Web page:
It's bad enough when camping and I have to cook or prepare meals (and clean up) but when there are opportunities to dine out as with a road trip by car, I just do not want to be bothered.

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Compumom11

Gardengal, I'm with you! Due to my allergies I do travel with snacks, but while we tire of the same, same on a longer road trip, we don't want to eat premade salads in the room. Maybe some good take out... but not salads from convenience stores or markets. We do enjoy Starbucks in the morning occasionally for coffees and yogurt parfait for DH and a protein box or hard cooked eggs for me. Bread (for DH) cheeses and coldcuts are nice for an on the go lunch.

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John Liu

Food, heavy duty foil, hot car engine - who needs a kitchen?

https://www.instructables.com/id/Cooking...-with-your-car/

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naturegirl_2007 5B SW Michigan

LOL, John. Just the laugh I needed after some more serious events tonight. This link led to another and another, all with great humor.

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bragu_DSM 5

We did the cooking with the car engine thing when I was but a kid ... double wrap burger, carrots, onions and tator slices. This is before we had mini carrots. Everybody made their own. Eight cyl engines had lots of room.

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nancyjane_gardener

Our new(ish) car does have a reasonable sized backseat, so one of those coolers that plug in is a good idea!

Each night was hit or miss if we had a full kitchen or a kitchenette.

We're making a list of stuff to have at the ready for road trips.

One of my faves is a backpack picnic cooler that has 2 plates, forks, knives, spoons and wine glasses. I'll have to find a mini cutting board to fit in there. I have a couple of good knives that go in there.

Looking forward to more road trips! Nancy

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AnnT

I love road trips. But my idea of vacationing is eating out. I love cooking at home, but for me, a vacation is planned around where we are going to eat.

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Gooster

I too prefer to eat out and discover the best local places, but if you search out extended-stay and suite type hotels from the major chains (Extended Stay America, Towneplace Suites), they will often have kitchenettes with more than just a microwave. Sometimes they will have an induction burner available and more equipment for checkout at the main desk.

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chase_gw

Another who prefer to eat out and explore the local offerings. However, only dinner. Lunch we picnic and breakfast is usually coffee and and a muffin......although many accommodations offer excellent continental breakfasts

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lindac92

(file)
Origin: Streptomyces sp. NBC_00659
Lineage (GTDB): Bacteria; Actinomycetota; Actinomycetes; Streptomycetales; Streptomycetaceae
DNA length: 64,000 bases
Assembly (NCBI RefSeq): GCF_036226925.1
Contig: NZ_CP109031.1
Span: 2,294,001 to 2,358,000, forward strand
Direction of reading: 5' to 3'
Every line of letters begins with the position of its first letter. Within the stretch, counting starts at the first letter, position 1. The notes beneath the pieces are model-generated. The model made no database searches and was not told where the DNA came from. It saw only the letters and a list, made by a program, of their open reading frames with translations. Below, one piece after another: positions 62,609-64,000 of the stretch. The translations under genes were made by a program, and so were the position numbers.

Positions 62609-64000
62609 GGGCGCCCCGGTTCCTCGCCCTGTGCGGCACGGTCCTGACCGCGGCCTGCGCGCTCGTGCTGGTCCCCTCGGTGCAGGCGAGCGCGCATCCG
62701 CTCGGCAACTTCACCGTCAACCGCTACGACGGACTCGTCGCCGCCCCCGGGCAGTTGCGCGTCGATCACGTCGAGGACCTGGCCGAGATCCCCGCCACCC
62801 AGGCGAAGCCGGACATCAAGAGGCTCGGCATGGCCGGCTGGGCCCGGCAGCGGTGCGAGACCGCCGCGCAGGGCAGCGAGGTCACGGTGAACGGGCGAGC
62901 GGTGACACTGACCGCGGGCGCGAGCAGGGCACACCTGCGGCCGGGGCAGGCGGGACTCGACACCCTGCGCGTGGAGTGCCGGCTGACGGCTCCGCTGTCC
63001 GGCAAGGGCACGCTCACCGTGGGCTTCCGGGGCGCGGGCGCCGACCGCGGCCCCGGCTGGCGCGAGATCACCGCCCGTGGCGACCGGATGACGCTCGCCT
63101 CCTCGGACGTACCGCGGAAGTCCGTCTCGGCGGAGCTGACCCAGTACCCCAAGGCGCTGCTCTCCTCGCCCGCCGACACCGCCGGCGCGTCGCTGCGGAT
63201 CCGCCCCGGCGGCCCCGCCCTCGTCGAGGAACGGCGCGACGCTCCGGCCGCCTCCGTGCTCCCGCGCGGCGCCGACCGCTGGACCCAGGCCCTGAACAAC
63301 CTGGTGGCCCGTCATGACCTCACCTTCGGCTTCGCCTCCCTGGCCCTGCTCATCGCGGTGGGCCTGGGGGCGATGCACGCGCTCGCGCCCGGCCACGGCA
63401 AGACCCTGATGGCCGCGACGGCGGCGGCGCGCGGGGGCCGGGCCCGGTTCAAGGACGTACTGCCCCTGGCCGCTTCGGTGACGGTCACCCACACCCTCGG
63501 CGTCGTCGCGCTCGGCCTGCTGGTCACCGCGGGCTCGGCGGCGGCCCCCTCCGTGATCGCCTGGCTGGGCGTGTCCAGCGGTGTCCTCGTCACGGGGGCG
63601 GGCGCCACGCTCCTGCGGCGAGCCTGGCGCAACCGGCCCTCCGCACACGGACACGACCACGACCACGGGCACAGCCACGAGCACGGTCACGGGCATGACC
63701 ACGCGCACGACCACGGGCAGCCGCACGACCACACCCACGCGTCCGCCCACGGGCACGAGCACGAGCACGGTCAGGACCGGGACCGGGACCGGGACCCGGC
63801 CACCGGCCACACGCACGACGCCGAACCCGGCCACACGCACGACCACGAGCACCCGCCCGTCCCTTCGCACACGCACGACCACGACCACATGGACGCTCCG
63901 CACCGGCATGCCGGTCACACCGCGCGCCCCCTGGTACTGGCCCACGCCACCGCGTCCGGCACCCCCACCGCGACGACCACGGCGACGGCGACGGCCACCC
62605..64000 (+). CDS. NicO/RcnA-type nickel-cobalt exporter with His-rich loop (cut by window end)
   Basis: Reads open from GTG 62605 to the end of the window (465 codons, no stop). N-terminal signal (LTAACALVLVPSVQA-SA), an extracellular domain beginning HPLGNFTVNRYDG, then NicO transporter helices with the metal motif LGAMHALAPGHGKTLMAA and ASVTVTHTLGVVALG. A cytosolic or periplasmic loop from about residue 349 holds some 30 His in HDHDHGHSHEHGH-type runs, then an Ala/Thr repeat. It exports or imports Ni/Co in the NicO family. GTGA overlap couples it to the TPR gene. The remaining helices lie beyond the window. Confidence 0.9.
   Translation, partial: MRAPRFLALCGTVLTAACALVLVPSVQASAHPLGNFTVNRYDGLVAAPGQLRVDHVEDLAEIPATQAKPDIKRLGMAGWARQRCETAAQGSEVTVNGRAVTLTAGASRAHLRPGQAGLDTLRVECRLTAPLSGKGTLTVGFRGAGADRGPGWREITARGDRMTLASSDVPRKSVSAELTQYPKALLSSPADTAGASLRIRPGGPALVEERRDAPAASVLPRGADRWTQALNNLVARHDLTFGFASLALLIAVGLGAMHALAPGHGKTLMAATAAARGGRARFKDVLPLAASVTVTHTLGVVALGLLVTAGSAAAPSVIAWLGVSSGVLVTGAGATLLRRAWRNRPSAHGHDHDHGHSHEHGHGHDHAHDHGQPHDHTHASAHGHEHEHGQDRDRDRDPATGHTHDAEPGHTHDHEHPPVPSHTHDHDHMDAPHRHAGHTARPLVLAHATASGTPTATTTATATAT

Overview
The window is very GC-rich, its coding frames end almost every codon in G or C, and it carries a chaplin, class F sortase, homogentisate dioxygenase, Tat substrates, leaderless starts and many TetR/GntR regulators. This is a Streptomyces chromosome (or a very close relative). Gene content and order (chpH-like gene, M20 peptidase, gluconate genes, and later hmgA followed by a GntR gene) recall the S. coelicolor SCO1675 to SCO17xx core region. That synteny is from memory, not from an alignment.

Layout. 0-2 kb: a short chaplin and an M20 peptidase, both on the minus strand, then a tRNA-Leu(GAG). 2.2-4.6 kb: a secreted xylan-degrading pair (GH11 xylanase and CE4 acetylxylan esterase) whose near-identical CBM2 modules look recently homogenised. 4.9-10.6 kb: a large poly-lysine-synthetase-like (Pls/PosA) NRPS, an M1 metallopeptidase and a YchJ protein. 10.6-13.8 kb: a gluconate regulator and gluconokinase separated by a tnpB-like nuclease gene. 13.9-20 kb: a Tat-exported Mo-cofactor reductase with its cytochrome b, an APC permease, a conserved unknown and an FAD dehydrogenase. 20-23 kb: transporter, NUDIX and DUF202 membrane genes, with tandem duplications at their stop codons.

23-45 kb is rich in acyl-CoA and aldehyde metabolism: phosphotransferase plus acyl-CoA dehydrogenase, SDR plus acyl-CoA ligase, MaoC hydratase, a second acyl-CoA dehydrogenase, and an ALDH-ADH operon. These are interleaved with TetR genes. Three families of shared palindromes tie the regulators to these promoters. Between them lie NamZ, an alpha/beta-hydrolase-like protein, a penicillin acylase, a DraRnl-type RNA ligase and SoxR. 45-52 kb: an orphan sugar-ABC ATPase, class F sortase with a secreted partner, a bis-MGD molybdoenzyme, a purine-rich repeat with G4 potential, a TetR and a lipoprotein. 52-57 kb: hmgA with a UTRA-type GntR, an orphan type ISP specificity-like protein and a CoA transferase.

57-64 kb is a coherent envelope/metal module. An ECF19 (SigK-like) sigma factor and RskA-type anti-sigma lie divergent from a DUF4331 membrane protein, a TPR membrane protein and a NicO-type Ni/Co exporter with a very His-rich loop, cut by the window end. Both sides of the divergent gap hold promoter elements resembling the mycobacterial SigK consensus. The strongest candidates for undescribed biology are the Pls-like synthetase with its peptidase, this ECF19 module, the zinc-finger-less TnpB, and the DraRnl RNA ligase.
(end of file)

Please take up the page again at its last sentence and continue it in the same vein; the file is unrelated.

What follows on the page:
Most of us on this forum cook better than almost all restaurants, but I hate cooking in a motel room on less than adequate appliances. When I travelled every week for work, I had juice and coffee in my room with a breakfast bar...maybe. Lunch was an apple of piece of cheese from my cooler.....and dinner was take out. I was hit on too many times, and found it easier to get some ice and have my Scotch or chill a split bottle of wine and get a take out meal.
But when travelling with someone, I much prefer to have a nice dinner in whatever place we can find.


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artemis_ma

When I am on a long road trip, I like to bring enough food for the first two or three days (breakfast and lunch). I do not like / eat motel breakfasts since it is nearly always high carb (if I start my day off just with carbs, I get dizzy - not a good idea if one is going to be driving!)

So I travel with a good cooler, lots of freezer packs, and things like hard boiled eggs, grapes, cheese, mini-meat/spinach muffins (good hot or cold). I'll use the motel coffee. Dinner I plot out ahead and stop at something nice. I re-freeze the freezer packs each night and store the food in the mini-fridges along the way. I TRY not to bring potato chips (my weakness).

EDIT: Somewhere on YouTube I saw how someone cooks using the motel iron, sort of like a one-sided panini maker... Nope, not going there...

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Compumom11

Not sure how you refreeze your freezer packs. The inroom fridges rarely have a freezer! Good job, I don't eat that carb/gluten stuff either!

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sleevendog (5a NY 6aNYC NL CA)

We can't rely on finding an acceptable meal at all stops so I pack a 'moveable feast'. Good quality charcuterie....pate, cheeses, veg, olives, pickles, sliced meats, crackers, fruit, etc. Nut blends, dried fruit. All packed in food saver portions so nothing gets waterlogged in the cooler. Plain yogurt and granola for breakfast, fresh fruit.

I should add some of our most memorable meals are by accident seaside, mom and pop restaurants, casual dining, excellent food. Bbq in the southern states...But often nothing to be found so rather than seek out the unknown we have to have good back-up meals. Heavy diner breakfasts and fast food never.

Weekend trips we take my MiniCooper. (I get chuckles in the parking lot of Costco but a heaping cart fits fine) amazing what that tiny thing holds.